3.3. MicroScan Analysis

The MicroScan WalkAway-96 SI (Siemens Healthcare Diagnostics Inc. USA) automated system was used for the laboratory identification. Antimicrobial susceptibility testing was performed with Neg/BP/Combo 30-B1017-306E combination panels (Siemens Healthcare Diagnostics Inc, USA). All procedures were performed according to the manufacturer’s directions. The integrated Lab-Pro version 1.12 (Siemens Healthcare Diagnostics Inc, USA) that includes the Alert expert system uses growth in the presence of cefpodoxime (4 µg/mL) and ceftazidime (1 µg/mL), at concentrations recommended by the CLSI for ESBL screening (10), as primary indicators for possible ESBL production. Minimum inhibitory concentrations (MICs) obtained for ceftriaxone, cefotaxime and aztreonam are interpreted according to CLSI breakpoints (11), and MIC results may also serve as primary indicator or alert for ESBL production. Screening with this system is limited to E. coli, K. pneumoniae and K. oxytoca, i.e. species that are primarily dealt with in the CLSI guideline.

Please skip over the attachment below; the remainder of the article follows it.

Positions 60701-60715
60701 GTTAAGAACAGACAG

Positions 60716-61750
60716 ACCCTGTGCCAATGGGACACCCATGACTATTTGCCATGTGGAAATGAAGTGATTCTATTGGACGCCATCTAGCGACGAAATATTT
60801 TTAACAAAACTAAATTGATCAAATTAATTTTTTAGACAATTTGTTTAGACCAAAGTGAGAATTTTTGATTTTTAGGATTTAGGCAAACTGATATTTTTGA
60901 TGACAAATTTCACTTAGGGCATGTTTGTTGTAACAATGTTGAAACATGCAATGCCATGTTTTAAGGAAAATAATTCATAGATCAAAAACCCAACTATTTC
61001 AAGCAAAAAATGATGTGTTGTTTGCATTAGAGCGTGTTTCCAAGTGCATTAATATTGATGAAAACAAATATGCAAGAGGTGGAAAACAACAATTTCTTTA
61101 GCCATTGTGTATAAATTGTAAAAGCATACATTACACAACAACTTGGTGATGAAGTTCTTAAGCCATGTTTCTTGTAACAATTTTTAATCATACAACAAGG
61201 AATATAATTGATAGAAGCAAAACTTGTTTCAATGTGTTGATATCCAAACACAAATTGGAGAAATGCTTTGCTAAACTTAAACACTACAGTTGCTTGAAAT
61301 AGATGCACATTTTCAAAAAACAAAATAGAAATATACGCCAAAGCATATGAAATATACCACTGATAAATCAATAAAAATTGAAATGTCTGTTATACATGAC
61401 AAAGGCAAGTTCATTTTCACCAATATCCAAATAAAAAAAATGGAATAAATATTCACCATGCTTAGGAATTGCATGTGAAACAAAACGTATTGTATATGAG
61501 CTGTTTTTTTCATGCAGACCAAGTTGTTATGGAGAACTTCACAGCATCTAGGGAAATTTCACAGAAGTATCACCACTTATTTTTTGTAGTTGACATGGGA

3.4. ESBL Confirmatory Tests

3.4.1. Double Disc Synergy Test (DDST)

The isolated colonies were inoculated in peptone water at 37◦C for 2-6 hours. The turbidity was adjusted to 0.5 McFarland standard and lawn culture was made on Mueller-Hinton agar (Oxoid Ltd, Bashingstone, Ham-pire, and UK) using a sterile swab. Augmentin disc (20/10 μg) was placed in the center of the plate. Both sides of the augmentin disc, a disc of cefotaxime (30 μg) and ceftazidime (30 μg) (Oxoid Ltd, Bashingstone, Ham-pire, UK) were placed with center to center distance of 15 mm to the centrally placed disc. The plate was incubated at 37C overnight. Extended spectrum b-lactamases production was inferred when inhibition zone of the 3-rd generation cephalosporin disc was increased towards the Augmentin disc, or when single antibiotic disc was not inhibitory but inhibitory in case of the two antibiotics were combined .

4. Results